How to Earn More Interest from Your Cash Now That Rates Are Up

A pile of loose and bundled 100 dollar bills
(Adobe Stock)

Over the past decade, I may have become a bit lethargic. The low-interest-rate environment lulled me into an "it's not worth the effort" mentality when it came to doing the little extra to ensure that I was, literally, making the most of what I had in cash.

And while that may have been the reality over much of the past 10 years, it's certainly no longer the case. This reality struck me as I was reviewing a couple of my IRS 1099-DIV and 1099 forms for 2022. I would have struggled to buy a Happy Meal with the interest we earned on cash in the bank and our brokerage account over the course of an entire year. Not very happy. And I own it.

If you see any of yourself in that scenario, here are a few factors to think about as you review your situation and determine how to save.

1. Inflation is causing you to lose more ground. One of the primary risks of money sitting in cash-type investments is the loss of purchasing power when the rate of rising prices exceeds the interest you're earning. That risk is compounded with inflation like we've seen over the last year-plus and should motivate you to take a closer look at your cash.

2. Not all deposit accounts are created equal. Make sure your checking and savings accounts are working for you. Whether you set aside cash for anticipated purchases or expenditures, save for short-term goals or just like a bit of cash on hand, check out what your savings are earning. According to Bankrate, the national average was .3% for savings accounts and .1% for checking accounts at the end of March. On the other hand, top-performing accounts were earning more than 4%. That type of additional interest can add up.

3. "Sweep accounts" may gather dust and not much else. A sweep account can be linked to a bank account or brokerage account. If you have a cash account within your brokerage that is the destination for dividends, sales and other distributions, it's worth a look. Talk to your brokerage firm and ensure you're getting the most of it.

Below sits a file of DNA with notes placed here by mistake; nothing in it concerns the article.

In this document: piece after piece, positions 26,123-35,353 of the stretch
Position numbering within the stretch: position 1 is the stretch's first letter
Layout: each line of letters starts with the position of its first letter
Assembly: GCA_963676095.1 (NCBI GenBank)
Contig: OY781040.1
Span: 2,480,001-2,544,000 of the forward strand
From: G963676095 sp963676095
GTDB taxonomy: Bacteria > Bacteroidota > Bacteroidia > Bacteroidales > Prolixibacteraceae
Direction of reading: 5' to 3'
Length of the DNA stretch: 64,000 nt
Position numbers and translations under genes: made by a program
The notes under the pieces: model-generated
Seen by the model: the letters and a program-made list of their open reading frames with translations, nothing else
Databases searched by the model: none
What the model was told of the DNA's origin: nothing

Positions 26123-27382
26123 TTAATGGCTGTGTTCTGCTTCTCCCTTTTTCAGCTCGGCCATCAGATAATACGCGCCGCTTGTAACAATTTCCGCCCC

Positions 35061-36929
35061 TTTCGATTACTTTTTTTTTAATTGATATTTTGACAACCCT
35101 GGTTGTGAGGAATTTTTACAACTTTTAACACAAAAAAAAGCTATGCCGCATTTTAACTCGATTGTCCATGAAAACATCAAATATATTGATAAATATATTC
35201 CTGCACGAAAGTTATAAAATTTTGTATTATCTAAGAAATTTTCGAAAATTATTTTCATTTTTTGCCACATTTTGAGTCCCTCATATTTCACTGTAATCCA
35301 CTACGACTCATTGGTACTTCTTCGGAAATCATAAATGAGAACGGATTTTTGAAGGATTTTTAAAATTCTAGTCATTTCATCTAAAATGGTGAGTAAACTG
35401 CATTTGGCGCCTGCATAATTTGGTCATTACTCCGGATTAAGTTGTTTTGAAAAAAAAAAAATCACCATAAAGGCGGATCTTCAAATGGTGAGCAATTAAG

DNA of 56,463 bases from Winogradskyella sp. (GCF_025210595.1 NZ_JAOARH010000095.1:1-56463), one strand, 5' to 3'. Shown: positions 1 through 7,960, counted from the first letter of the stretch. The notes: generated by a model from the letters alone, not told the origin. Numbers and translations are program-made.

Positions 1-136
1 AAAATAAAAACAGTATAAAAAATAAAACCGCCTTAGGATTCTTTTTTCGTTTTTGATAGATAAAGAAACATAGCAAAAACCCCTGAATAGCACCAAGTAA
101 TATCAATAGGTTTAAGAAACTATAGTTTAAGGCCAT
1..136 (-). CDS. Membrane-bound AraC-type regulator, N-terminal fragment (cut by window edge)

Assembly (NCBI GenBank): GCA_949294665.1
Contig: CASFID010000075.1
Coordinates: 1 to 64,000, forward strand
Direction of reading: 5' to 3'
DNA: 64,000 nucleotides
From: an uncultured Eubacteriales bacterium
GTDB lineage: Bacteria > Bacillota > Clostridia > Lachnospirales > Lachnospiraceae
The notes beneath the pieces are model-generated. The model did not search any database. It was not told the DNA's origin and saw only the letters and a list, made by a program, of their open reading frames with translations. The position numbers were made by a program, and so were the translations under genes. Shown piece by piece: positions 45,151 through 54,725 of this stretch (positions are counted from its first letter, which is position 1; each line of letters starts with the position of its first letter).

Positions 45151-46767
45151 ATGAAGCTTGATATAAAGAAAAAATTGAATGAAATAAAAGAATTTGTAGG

4. A two-tier approach is back in vogue. For years, I had encouraged members to set up a two-tier reserve. The idea was to put a portion in a liquid account earning market rates and readily available and a second portion in a certificate of deposit (CD). The idea: Have some cash readily available and earn as much as possible without market risk or fluctuations on the second part. In the current interest-rate environment, this approach again makes sense -- and earns a lot more dollars than a low- to no-interest checking or savings account.

5. Turn to Uncle Sam. The U.S. Treasury may have some options for those looking to boost the yield on their savings. First, Series I savings bonds are still attractive. The interest they earn is based on two components. First, a fixed rate that is set when you buy the bond and stays the same over the 30-year term of the bond. There's also a variable interest rate that is updated every six months based on inflation. For the six-month period that ended in April, the combined rate was 6.89%. Treasury bills have terms from 4-52 weeks and, in today's environment, very attractive yields.

6. Holding high-interest debt has become costlier. The flip side of the rising interest rates value proposition is that borrowing has become more expensive. From mortgage to credit card APRs, one word captures the trend: pain. In March, reported the average credit-card rate of 20.35%. The point? Paying off debt, especially high-interest, credit-card debt, may make sense.

If you have been asleep at the wheel, now could be a great time to survey your own situation to ensure your cash positions are worthy of the title.

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